- Cordia is a genus of flowering plants in the borage family, Boraginaceae, comprising more than 300 species of shrubs and trees.
- The genus name Cordia honors the German botanist and pharmacist Valerius Cordus (1515-1544).
The botanical characteristics of the genus Cordia include alternate petiolate leaves with entire or dentate margin. Flowers are white, yellow, or orange in color with cyme,, spike, or head inflorescences. Calyx is generally tubular or campanulate with three or five short teeth. Corolla is infundibuliform, hypocrateriform or campanulate with four to eight lobes. Stamens are included or exserted with pubescent or glabrous filaments at the base. Generally, four locules are present in the ovary with one erect ovule in each locule. Fruits are ovoid, globose, or ellipsoid i shape with body endocarp and viscid pulp.
- Native to is Assam, Bangladesh, Myanmar.
- Methanol extract of wood of Cordia fragrantissima exhibited significant activity against Leishmania major. Bioassay-guided fractionation of the extract yielded three new compounds (1-3) and five known compounds (4-8). The compounds despite the presence of asymmetric carbons, were found to be racemates. (see study below) (4)
- Wood yielded hydroquinones alliodorin, cordiachrome A, B, and C, cordiaquinol C, I, J, and K. (3)
- Alliodorin, a precursor of cordiachromes, and cordiaquinol C were isolated from the timber of C. fragrantissima.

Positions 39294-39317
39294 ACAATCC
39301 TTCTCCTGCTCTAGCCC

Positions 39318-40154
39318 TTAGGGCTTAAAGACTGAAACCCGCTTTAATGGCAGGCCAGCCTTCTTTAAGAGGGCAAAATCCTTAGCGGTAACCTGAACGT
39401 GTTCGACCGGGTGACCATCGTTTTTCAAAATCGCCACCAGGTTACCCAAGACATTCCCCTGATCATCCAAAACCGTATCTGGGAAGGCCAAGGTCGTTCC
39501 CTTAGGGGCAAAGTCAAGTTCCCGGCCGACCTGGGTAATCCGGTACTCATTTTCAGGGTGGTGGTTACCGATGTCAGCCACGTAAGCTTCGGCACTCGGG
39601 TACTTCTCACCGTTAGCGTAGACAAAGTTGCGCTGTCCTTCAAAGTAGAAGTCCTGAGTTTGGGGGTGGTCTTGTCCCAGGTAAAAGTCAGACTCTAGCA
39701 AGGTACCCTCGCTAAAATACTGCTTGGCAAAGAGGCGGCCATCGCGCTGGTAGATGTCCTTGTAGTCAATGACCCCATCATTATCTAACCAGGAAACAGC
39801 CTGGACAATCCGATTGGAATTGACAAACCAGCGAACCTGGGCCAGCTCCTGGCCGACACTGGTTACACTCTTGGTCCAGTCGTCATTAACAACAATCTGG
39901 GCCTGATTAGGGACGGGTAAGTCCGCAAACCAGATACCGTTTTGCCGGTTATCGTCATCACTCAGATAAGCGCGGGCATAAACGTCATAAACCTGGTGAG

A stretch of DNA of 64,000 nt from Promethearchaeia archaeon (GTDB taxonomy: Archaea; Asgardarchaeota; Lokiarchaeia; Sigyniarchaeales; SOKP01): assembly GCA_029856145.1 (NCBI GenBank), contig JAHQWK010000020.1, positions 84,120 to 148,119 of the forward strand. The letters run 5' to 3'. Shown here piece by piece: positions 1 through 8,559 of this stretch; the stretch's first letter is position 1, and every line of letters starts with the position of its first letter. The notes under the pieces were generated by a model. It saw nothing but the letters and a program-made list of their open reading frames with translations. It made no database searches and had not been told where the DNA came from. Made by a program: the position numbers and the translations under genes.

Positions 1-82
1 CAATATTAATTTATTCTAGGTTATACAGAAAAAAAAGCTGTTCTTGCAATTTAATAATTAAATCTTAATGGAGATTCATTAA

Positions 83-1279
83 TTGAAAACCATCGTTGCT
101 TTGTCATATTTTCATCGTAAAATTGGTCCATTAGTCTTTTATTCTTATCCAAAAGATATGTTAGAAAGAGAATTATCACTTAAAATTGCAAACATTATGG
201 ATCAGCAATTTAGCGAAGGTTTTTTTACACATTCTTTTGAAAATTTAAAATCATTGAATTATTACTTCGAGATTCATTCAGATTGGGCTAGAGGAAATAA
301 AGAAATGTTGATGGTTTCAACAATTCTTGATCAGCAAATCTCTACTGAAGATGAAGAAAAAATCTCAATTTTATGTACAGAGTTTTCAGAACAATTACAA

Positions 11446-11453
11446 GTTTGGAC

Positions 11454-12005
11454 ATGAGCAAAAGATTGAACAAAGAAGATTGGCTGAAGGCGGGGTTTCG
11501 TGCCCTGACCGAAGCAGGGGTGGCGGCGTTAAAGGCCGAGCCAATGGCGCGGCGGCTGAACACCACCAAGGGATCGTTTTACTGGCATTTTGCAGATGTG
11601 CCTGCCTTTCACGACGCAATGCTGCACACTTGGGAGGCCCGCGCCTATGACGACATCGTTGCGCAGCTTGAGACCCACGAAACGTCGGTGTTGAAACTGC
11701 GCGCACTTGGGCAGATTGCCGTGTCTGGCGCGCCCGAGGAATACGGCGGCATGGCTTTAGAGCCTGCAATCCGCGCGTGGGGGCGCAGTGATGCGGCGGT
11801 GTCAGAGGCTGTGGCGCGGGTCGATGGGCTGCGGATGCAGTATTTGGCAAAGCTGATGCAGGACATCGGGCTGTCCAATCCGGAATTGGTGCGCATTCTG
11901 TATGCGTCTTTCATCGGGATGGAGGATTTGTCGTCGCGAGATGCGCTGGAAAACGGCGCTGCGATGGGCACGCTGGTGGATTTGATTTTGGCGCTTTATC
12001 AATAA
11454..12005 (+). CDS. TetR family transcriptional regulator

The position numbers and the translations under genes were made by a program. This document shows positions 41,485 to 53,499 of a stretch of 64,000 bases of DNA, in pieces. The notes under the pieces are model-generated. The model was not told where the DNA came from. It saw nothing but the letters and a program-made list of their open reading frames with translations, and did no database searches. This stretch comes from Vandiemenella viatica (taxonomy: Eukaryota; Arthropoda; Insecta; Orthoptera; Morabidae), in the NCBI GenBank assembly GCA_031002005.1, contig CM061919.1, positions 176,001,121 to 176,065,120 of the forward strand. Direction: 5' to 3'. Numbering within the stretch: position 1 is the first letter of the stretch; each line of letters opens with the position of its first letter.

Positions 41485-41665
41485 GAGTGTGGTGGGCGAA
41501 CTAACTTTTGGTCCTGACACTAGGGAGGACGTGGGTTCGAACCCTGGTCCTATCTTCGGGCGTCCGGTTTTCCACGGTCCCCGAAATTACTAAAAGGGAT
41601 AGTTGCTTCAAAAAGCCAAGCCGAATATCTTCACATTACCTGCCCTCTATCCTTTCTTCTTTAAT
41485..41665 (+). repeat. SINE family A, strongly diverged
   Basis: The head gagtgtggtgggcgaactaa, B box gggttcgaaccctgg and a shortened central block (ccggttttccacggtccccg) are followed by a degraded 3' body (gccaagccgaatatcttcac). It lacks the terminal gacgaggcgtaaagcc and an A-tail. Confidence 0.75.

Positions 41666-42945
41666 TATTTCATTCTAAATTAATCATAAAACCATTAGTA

Bioactivity-guided fractionation of wood have yielded corodiachrome A, cordiachrome B, cordiachrome C, cordiaquinol I, cordiaquinol J and cordiaquinol K, (3)
- Study has suggested anti-leshmanial property.
Wood, bark, leaves.
- Fruit is edible, raw or cooked.
- No reported folkloric medicinal use in the Philippines.
In Myanmar, bark used to treat fever, diarrhea and skin diseases, and as anthelmintic. Fruit used as diuretic, expectorant, anthelmintic, and to treat lung and splenic diseases. (3)
- In India, the tribals of Meghalaya, northeast India, use the bark for the treatment of diarrhea and dysentery. (5)
- the Ralte communities of north eastern Mizoram north east India, apply the juice from crushed leaves to areas of melasma (common disorder of skin pigmentation). (6)
• Antileishmanial / Wood: A methanol extract of wood of Cordia fragrantissima exhibited significant activity against Leishmania major. Bioassay-guided fractionation of the extract yielded three new compounds (1-3) and five known compounds (4-8). The isolates were evaluated against the promastigote forms of Leishmania major, L. panamensis, and L. guyanensis. (4)
• Cardioquinol / Wood: Cardioquinol, isolated from the wood of Cordia fragrantissima, has been shown to contain very effective leishmanicidal activity at low concentrations (IC50 81.2 µg/ml). (8)